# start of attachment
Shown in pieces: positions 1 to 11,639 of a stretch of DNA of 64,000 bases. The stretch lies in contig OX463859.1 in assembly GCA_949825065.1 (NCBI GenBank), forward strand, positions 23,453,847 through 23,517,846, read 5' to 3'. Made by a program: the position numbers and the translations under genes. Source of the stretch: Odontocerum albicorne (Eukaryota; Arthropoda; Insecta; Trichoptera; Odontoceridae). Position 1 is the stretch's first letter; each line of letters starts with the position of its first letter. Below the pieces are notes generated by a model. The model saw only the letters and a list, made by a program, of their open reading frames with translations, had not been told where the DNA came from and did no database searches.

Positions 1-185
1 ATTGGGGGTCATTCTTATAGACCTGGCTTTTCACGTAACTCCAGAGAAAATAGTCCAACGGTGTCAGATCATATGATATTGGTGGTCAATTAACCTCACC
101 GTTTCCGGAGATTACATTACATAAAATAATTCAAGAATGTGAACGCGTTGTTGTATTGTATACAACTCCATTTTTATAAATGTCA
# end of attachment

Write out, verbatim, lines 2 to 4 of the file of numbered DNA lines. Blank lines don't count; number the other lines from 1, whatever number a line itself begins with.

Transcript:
Positions 1-185
1 ATTGGGGGTCATTCTTATAGACCTGGCTTTTCACGTAACTCCAGAGAAAATAGTCCAACGGTGTCAGATCATATGATATTGGTGGTCAATTAACCTCACC
101 GTTTCCGGAGATTACATTACATAAAATAATTCAAGAATGTGAACGCGTTGTTGTATTGTATACAACTCCATTTTTATAAATGTCA